BlackBerry continues to stumble from crisis to crisis, but following the breakdown of a potential buyout deal, where can the Canadian smartphone company go to from here?

BlackBerry: Beginning of the End of iconic Smartphone
Thorsten Heins, then-CEo of BlackBerry holds up a prototype of the BlackBerry 10 smartphone at the BlackBerry World event in Orlando May 1, 2012 (Reuters)

On Monday BlackBerry announced that a proposed deal to buy the company by its largest shareholder Fairfax Financial holdings for £3bn had collapsed. Reports in the last week suggested Fairfax was struggling to get together the requisite cash necessary to finance the deal.

Instead, BlackBerry will raise $1 billion in investment from a number of investors, the primary one being Fairfax who will contribute $250 million and see its CEO Prem Watsa join BlackBerry as lead director.

As well as changing their strategy BlackBerry has announced the departure of Thorsten Heins after six years with the company, the last 21 months of which were spent as CEO. He will be replaced by John Chen, a well-known figure within the technology industry.

But what does this mean for the future of the company which once commanded over 20% of the global smartphone market?

Beginning of the end

Heins departure was predicated on his inability to make a success of BlackBerry 10, the company's new smartphone platform which launched at the beginning of this year. Significant sales of flagship devices like the Z10 and Q10 have failed to materialise, and with Heins being replaced by a man best known for his work in software companies, we could be looking at the beginning of the end of the iconic BlackBerry handset.

Carolina Milanesi, Gartner research vice-president, certainly believes this to be the case:

"The appointment of Chen as new CEO is a clear message in my opinion that software and services are the future of the company not hardware. Hardware might still be offered but it will not be the key asset of the company going forward and so should be."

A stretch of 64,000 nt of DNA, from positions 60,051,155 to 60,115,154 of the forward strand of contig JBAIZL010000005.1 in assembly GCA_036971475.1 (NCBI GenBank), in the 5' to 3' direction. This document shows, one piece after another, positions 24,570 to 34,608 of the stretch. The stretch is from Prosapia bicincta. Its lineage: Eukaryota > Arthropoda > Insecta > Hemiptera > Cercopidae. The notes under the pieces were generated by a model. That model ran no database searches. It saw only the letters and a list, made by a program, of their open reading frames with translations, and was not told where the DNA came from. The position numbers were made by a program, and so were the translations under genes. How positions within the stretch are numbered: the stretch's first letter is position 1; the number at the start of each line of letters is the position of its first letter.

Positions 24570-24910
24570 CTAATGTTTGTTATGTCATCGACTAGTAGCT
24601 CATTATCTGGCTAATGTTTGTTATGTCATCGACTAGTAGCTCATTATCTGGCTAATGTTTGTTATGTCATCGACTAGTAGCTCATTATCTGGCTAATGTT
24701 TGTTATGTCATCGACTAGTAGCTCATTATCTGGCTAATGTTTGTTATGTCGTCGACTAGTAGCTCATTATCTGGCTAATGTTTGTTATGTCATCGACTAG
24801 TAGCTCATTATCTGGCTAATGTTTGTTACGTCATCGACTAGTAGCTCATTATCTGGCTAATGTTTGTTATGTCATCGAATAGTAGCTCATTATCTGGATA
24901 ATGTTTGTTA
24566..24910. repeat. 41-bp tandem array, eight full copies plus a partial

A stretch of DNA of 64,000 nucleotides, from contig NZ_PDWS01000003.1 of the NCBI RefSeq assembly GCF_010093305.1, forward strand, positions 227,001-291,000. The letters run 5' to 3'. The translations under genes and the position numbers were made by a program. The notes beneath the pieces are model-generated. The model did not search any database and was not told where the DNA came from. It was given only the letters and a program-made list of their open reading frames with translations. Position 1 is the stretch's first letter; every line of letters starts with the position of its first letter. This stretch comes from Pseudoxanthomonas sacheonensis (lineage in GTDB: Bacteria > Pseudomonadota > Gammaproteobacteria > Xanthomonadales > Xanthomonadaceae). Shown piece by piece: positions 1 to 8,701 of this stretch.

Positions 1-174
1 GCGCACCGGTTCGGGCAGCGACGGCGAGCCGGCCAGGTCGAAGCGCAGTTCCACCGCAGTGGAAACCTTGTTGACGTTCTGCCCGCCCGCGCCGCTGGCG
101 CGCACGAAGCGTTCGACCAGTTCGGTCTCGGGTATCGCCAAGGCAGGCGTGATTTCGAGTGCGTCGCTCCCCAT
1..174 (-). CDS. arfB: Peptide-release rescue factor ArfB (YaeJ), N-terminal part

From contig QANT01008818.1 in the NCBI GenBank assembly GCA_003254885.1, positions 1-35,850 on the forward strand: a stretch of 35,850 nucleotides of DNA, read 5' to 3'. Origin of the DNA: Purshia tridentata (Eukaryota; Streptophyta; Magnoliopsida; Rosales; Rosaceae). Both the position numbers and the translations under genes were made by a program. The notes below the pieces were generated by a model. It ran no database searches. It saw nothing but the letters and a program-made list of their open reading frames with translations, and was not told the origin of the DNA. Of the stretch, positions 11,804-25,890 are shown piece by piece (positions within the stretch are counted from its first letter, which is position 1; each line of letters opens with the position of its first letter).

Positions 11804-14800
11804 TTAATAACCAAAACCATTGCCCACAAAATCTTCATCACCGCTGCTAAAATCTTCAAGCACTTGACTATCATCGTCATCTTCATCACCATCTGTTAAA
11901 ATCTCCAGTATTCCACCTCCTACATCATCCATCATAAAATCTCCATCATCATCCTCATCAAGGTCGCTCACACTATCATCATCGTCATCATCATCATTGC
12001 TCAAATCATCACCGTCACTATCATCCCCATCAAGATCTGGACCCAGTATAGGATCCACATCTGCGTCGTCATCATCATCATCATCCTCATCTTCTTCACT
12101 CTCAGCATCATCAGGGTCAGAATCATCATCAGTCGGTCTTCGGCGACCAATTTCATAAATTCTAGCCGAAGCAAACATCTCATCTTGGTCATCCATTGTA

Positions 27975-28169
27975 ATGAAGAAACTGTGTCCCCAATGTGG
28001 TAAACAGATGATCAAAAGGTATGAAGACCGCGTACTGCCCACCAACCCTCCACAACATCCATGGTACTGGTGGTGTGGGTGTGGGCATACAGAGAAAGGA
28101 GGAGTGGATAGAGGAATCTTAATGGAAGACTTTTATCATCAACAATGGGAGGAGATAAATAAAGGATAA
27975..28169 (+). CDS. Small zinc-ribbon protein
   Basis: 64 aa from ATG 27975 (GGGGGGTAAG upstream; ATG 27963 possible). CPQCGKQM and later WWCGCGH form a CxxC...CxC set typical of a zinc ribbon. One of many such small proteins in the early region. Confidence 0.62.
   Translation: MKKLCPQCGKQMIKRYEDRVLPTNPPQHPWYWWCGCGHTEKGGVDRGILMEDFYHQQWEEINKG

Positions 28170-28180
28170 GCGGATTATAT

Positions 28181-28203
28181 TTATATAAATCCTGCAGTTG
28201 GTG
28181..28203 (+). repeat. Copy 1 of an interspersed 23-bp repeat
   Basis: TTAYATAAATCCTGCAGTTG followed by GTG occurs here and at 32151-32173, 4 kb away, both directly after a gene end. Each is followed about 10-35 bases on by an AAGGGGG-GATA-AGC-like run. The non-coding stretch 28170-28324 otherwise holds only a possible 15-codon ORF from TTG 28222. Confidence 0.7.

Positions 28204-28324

Chen is best known for his time in charge of database and business services company Sybase. Chen took over in the late 1990s when Sybase had seen four straight years of losses. He moved quickly and aggressively to change the focus of the company into the then-nascent area of mobile information. It proved hugely successful and having returned to profitability, Sybase was eventually sold to SAP in 2010 for $5.8bn.

BlackBerry will be hoping that Chen can do something similar for it.


Jan Dawson, chief telecom's analyst with Ovum said: "The appointment of an enterprise software veteran suggests that Fairfax and others see the company's future in software rather than devices. This seems an acknowledgment of the trends that have become clear over recent months, as BlackBerry's devices shipments have sputtered."

Dawson says that the problem for BlackBerry is that the sputtering smartphone sales have also impacted on the value of the rest of the company's assets too. BlackBerry Enterprise Server, BBM and QNX will all now be seen as less valuable to any potential buyer.

Fairfax was not the only group said to be circling BlackBerry in recent weeks, with Lenovo and Facebook rumoured to be looking at the books of the Canadian company. But it was a consortium involving co-founders Mike Lazaridis and Doug Fregin, chip-maker Qualcomm and private equity firm Cerberus Capital Management which was seen as the most realistic alternative buyer to Fairfax.

The fact none of these bids materialised suggests the company is not seen as a good investment.

vote of confidence

Chair of BlackBerry's board Barbara Stymiest said on Monday that the $250m investment from Fairfax represents a "vote of confidence in BlackBerry and its future" but it is unlikely that many other will see it this way.

Reflecting this, BlackBerry's share price closed down more than 16% on Monday following the announcement.

BlackBerry need to radically change its business model if it is to survive in this ultra-competitive market and re-focusing on existing parts of the business is simply not enough says Dawson:

"Fairfax's investment will buy the company some time, which it badly needs, but it still needs a new strategy more than ever. If Fairfax had taken the company private, it could have kept that strategy to itself. But with BlackBerry remaining a public company, Chen and Watsa [CEO of Fairfax] need to start communicating that new strategy very soon to inspire confidence in a turnaround."

What this new strategy is going to be is unclear but what does seem clear is that we have seen the last ever BlackBerry smartphone.